Here's the problem. Long ago, members of the
struct stat structure had different sizes than they had today. In particular:
uid_t was 2 bytes (though I think this one was fixed in the transition from libc5 to glibc)
gid_t was 2 bytes
off_t was 4 bytes
blkcnt_t was 4 bytes
time_t was 4 bytes
timespec wasn't used at all and there was no room for nanosecond precision.
So all of these had to change. The only real solution was to make different versions of the
stat() system call and library function and you get the version you compiled against. That is, the
.a file matches the header files. These things didn't all change at once, but I think we're done changing them now.
You can't really solve this by a macro because the structure name is the same as the function name; and
inline wasn't mandated to exist in the beginning so glibc couldn't demand everybody use it.
I remember there used to be this thing
O_LARGEFILE for saying you could handle files bigger than 4GB; otherwise things just wouldn't work. We also used to have to define things like
_LARGEFILE64_SOURCE but it's all handled automatically now. Back in the day, if you weren't ready for large file support yet, you didn't define these and you didn't get the 64-bit version of the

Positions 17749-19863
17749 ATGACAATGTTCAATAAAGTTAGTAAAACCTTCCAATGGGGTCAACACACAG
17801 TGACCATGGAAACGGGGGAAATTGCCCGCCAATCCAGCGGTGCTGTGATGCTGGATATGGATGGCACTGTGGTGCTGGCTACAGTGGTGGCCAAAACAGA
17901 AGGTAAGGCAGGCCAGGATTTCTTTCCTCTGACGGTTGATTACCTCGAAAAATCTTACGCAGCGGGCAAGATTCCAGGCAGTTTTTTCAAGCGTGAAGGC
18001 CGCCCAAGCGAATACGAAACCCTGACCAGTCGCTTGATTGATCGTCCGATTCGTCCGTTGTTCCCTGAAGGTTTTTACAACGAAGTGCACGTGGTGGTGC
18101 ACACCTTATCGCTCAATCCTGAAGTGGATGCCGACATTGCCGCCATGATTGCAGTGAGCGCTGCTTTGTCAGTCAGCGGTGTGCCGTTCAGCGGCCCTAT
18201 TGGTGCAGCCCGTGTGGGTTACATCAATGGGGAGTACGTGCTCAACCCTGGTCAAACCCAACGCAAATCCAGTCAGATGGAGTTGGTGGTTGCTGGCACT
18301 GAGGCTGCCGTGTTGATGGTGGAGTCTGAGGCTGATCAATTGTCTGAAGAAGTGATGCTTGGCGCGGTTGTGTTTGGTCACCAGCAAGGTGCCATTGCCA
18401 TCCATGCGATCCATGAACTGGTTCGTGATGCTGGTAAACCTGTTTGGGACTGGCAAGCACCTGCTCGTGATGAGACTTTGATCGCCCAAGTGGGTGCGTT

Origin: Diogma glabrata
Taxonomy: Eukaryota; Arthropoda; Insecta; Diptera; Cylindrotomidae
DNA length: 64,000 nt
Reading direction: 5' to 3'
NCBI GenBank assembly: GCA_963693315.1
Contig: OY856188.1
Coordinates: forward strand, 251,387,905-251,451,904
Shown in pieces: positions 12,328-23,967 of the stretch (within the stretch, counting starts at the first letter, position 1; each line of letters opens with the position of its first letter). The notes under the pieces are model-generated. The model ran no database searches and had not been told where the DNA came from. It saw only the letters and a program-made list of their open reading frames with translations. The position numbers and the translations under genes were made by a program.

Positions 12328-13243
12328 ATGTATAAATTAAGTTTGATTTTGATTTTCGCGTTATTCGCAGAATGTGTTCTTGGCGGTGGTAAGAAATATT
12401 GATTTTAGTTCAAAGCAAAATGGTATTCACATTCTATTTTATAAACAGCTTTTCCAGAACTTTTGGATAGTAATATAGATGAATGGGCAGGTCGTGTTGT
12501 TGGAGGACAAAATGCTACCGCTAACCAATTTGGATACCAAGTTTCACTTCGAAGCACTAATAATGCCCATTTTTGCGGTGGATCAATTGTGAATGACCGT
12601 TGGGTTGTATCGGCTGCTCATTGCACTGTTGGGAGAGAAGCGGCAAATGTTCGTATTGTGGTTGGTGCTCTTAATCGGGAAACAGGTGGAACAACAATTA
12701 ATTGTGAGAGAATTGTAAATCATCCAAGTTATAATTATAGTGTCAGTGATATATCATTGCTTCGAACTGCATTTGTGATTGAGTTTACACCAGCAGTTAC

stat structure; and also worked on older kernel versions lacking the new system calls. I haven't checked; it's possible that 32-bit compilation still doesn't define these automatically, but 64-bit always does.
So you probably think; okay, fine, just don't franken-compile stuff? Just build everything that goes into the final executable with the same glibc version and largefile-choice. Ever use plugins such as browser plugins? Those are pretty much guaranteed to be compiled in different places with different compiler and glibc versions and options; and this didn't require you to upgrade your browser and replace all its plugins at the same time.